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Yazoo v. Federal Court Defendants

United States District Court, D. Delaware

April 10, 2015

LIVING SOUL CHIEF ASAN MANUEL MUSTAFAH FEARCE W. YAZOO, Petitioner,
v.
FEDERAL COURT DEFENDANTS, ET AL., Respondents.

MEMORANDUM

SUE L. ROBINSON, District Judge.

1. Background. Petitioner filed the instant application for "writ of habeas corpora, " which was docketed as an application for writ of habeas corpus pursuant to 28 U.S.C. § 2241. (D.I. 1) Filed "in the name of the Yazoo Tribe, " and citing canons of law, the application appears to seek the immediate release of the "Divine Bodies" of persons described in the canons of law cited in the application, including "all persons having been unlawfully detained and still currently held while not having completed the sixteenth year of age prior to any conviction of violation of law or precept, regardless of said persons current age." (D.I. 1 at 1) Petitioner asserts that respondents "willing[ly] consent[ed] to commit acts of murder, kidnap in lieu of ransom, fraud, extortion, terroristic threats, false imprisonment, unlawful detainment, malicious harassment, racketeering, deprivation of life, human rights, freedoms, and liberties" in violation of "Can. 1397, Can. 1323 n. 1, [and] Can. 1324 n.4." (D.I. 1 at 1) Six of the eight pages of the application, and forty-five of the forty-seven pages of the attachment to the application, list as respondents various state and federal government officials and members of the judiciary within the State of Delaware. (D.I. 1 at 3-8; D.I. 1-1 at 3-47)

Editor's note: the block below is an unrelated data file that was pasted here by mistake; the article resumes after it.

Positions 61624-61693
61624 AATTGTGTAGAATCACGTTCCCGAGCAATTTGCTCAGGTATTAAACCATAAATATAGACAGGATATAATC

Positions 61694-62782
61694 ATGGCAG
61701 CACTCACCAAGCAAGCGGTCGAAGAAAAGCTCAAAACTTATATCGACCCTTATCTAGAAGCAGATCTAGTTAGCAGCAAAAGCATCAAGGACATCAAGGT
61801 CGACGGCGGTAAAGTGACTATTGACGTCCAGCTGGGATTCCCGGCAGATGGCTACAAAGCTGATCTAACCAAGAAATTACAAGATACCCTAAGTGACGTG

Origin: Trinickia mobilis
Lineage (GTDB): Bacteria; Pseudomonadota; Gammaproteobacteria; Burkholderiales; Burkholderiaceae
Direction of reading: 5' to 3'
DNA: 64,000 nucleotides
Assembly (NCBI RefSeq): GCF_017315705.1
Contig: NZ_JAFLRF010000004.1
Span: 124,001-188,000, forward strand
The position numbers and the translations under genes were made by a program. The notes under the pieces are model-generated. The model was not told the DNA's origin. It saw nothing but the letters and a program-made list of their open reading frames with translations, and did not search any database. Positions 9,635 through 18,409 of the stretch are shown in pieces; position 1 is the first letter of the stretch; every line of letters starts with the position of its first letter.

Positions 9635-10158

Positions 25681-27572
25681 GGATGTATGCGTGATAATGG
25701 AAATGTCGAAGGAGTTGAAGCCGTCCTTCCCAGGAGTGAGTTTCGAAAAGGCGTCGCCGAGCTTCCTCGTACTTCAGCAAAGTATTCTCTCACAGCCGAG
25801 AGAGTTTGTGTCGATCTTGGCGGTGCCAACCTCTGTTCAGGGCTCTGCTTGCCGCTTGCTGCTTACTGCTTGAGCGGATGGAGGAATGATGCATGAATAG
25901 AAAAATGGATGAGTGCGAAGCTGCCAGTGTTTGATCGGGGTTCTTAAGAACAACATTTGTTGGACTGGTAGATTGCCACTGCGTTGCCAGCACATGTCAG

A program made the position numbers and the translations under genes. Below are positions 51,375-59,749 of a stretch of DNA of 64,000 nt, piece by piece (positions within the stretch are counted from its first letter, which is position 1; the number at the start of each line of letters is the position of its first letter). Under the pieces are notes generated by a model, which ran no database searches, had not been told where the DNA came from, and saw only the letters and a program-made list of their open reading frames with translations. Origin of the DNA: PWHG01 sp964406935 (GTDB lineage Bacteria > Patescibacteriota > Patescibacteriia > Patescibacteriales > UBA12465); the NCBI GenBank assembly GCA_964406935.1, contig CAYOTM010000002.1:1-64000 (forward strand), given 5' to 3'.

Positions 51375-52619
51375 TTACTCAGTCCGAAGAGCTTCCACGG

2. Standard of Review. Federal courts are required to liberally construe pro se filings. See Royce v. Hahn, 151 F.3d 116, 118 (3d Cir. 1998). Nevertheless, a district court may summarily dismiss a habeas petition "if it plainly appears from the face of the petition and any exhibits annexed to it that the petitioner is not entitled to relief." See Rule 4, 28 U.S.C. foll. § 2254.

3. Discussion. Having reviewed the face of the instant application, the court concludes that summary dismissal is appropriate in this case. The court does not have jurisdiction over the instant proceeding because petitioner is not in custody in the State of Delaware, he does not challenge a sentence or conviction imposed by the State of Delaware, and he does not challenge a sentence or conviction imposed by this court. See 28 U.S.C. § 2254; 28 U.S.C. § 2241(d) (petition may be filed either in the district "wherein such person is in custody or... the district within which State court was held which convicted and sentenced him"); 28 U.S.C. § 2242; Rules Governing Section 2254 Cases in the United District Court, Rule 2(a). Accordingly, the instant case cannot proceed in this court.

4. The court declines to issue a certificate of appealability because petitioner has failed to make a "substantial showing of the denial of a constitutional right." 28 U.S.C. § 2253(c)(2); see United States v. Eyer, 113 F.3d 470 (3d Cir. 1997); 3d Cir. L.A.R. 22.2 (2011).

5. Conclusion. For the above reasons, the court will summarily dismiss the instant habeas application for lack of jurisdiction. A separate order shall issue. See Fed.R.Civ.P. 58(a)("every judgment must be set out in a separate document").


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